Students in the Windham-Raymond school system were back at school Thursday following a tumultuous three days in which classes were canceled because of threatening emails.

The situation began Monday morning, when Regional School Unit 14 Superintendent Sandy Prince checked his email and found a message from an unknown source vowing to do harm to students and staff.

Windham Middle School Principal Charlie Haddock had received a similar email. Prince immediately rang School Resource Officer Jeff Smith, who called the police and mobilized the school’s emergency response system, automatically locking the entrances to all district schools. Students and staff were told to clear the halls, and continue “business as usual” activities.

But to Kendra Powers, 13, an eighth-grader at Windham Middle School, it was clear something was up.

“They just said, ‘Get the kids to the homerooms as soon as possible,’ and I was like, ‘Yep, there’s something wrong,’” Powers said.

The middle school and Windham High School were quickly evacuated. As Powers was leaving school, she overheard a teacher describe the reason for the emergency measures.

“When we were walking out of the building I think I heard one of the teachers say, ‘A planned bombing and a planned gun shooting,’ ” Powers recalled.

The elementary schools were evacuated last. For the next three days, Powers and the rest of the school district’s 3,300 students stayed home – an unprecedented measure for the district. Finally, on Wednesday morning, school officials and police announced in a press conference that school would resume Thursday because a suspect had been arrested – a 16-year-old Windham male who had once attended RSU 14 schools.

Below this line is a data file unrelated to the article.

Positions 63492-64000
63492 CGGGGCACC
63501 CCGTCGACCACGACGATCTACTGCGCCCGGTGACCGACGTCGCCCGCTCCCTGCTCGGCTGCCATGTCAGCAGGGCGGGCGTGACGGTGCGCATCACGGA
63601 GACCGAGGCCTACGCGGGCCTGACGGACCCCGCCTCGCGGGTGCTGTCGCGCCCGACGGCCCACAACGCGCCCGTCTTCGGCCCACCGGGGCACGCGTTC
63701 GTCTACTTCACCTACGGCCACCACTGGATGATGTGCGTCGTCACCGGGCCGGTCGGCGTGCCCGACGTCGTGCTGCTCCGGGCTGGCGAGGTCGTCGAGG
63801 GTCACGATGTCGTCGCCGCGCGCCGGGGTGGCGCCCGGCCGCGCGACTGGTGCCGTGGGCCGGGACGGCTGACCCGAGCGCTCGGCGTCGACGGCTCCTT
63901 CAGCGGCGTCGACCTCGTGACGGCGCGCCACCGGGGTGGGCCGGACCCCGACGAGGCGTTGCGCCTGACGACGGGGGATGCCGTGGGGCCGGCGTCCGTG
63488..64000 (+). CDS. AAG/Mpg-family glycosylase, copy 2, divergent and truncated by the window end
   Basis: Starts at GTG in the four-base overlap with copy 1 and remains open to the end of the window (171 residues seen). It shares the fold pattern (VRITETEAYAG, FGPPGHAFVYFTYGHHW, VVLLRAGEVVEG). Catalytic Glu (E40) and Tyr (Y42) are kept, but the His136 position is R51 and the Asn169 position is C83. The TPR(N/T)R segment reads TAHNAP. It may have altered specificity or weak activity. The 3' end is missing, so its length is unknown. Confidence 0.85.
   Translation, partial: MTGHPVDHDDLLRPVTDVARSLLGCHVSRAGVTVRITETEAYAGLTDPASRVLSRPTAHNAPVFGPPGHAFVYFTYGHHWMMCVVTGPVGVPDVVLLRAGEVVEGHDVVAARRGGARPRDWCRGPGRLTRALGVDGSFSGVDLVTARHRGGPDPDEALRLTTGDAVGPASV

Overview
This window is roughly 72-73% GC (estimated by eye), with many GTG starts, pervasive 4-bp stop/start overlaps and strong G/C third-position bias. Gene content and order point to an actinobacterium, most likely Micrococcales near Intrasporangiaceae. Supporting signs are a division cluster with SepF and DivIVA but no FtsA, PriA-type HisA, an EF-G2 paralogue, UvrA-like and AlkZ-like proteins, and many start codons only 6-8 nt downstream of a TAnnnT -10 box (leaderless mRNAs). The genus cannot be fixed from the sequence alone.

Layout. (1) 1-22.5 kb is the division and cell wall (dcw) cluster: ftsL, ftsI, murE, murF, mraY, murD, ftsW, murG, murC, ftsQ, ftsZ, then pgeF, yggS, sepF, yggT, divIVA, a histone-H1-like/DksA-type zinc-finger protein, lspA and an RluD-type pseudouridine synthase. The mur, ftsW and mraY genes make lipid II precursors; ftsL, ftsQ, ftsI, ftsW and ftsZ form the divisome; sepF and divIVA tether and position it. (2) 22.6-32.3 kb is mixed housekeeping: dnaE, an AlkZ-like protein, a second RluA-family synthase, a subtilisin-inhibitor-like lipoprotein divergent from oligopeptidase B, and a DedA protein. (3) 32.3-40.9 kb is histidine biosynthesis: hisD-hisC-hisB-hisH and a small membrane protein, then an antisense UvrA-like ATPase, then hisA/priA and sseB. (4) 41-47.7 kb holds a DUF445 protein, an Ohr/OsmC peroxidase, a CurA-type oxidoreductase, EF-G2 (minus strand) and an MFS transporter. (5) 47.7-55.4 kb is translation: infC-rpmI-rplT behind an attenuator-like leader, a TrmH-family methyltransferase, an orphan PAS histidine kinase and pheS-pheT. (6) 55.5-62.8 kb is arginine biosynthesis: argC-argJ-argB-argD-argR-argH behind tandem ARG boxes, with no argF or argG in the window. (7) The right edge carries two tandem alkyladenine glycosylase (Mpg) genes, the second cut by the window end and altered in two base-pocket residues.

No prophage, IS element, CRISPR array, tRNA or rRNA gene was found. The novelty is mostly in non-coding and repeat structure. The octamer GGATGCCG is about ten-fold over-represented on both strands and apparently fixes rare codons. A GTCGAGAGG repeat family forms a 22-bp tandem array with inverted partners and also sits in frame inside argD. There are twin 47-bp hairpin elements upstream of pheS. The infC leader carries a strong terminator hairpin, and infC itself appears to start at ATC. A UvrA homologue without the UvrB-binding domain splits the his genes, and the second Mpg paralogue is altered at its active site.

As of Wednesday afternoon, law enforcement and school administrators had not released the name of the suspect whose threats, they say, threw the entire school district into chaos for days. Following an investigation by Windham police and the Maine State Police Computer Crimes Unit that led to the arrest, the officials said they were convinced that the threat to district staff and students was over and that it was safe to return to school.

The teenager has been charged with eight counts of terrorizing, a Class C felony that can result in up to five years of jail time – one charge for each of the district schools affected. The specific charge is terrorizing “to cause evacuation of a building.”

According to Windham police Lt. James Boudreau, the suspect was arrested at his family’s Windham home on Sunday night and transferred to Long Creek Youth Development Center in South Portland. The suspect did not resist arrest, Boudreau said. Boudreau said the suspect is believed to have acted alone in sending the emails to Prince and Haddock. He declined to comment on whether any weapons had been found in the home.

“The emails were not very long,” Boudreau said. “There was a reference to a weapon. There wasn’t a reference to the school. Initially we weren’t even certain that it was directed at the RSU 14, because there was nothing in the body of the email that gave us that indication.

“However, we felt that because they had been sent to two different school officials, Mr. Prince and one of the principals at the middle school, we felt we had to act on the fact that this was not an isolated incident where somebody was just sending out a hoax,” Boudreau added. “We felt that there may have been more to that, that we needed to take that seriously.”

Boudreau declined to comment more specifically on the content of the emails, but said that they justified shutting down the school system until the suspect had been apprehended.

“Initially, we didn’t know who we were dealing with, so we didn’t know how serious to take the wording in the threat, of whether or not it might occur on a second or third day,” Boudreau said. “I think the decision not to bring the schools back together yesterday and today were based in part because, unlike a bomb threat, where you can go in and you can ascertain there is nothing there, we still had the threat out there until we were able to go a little further and determine the source.”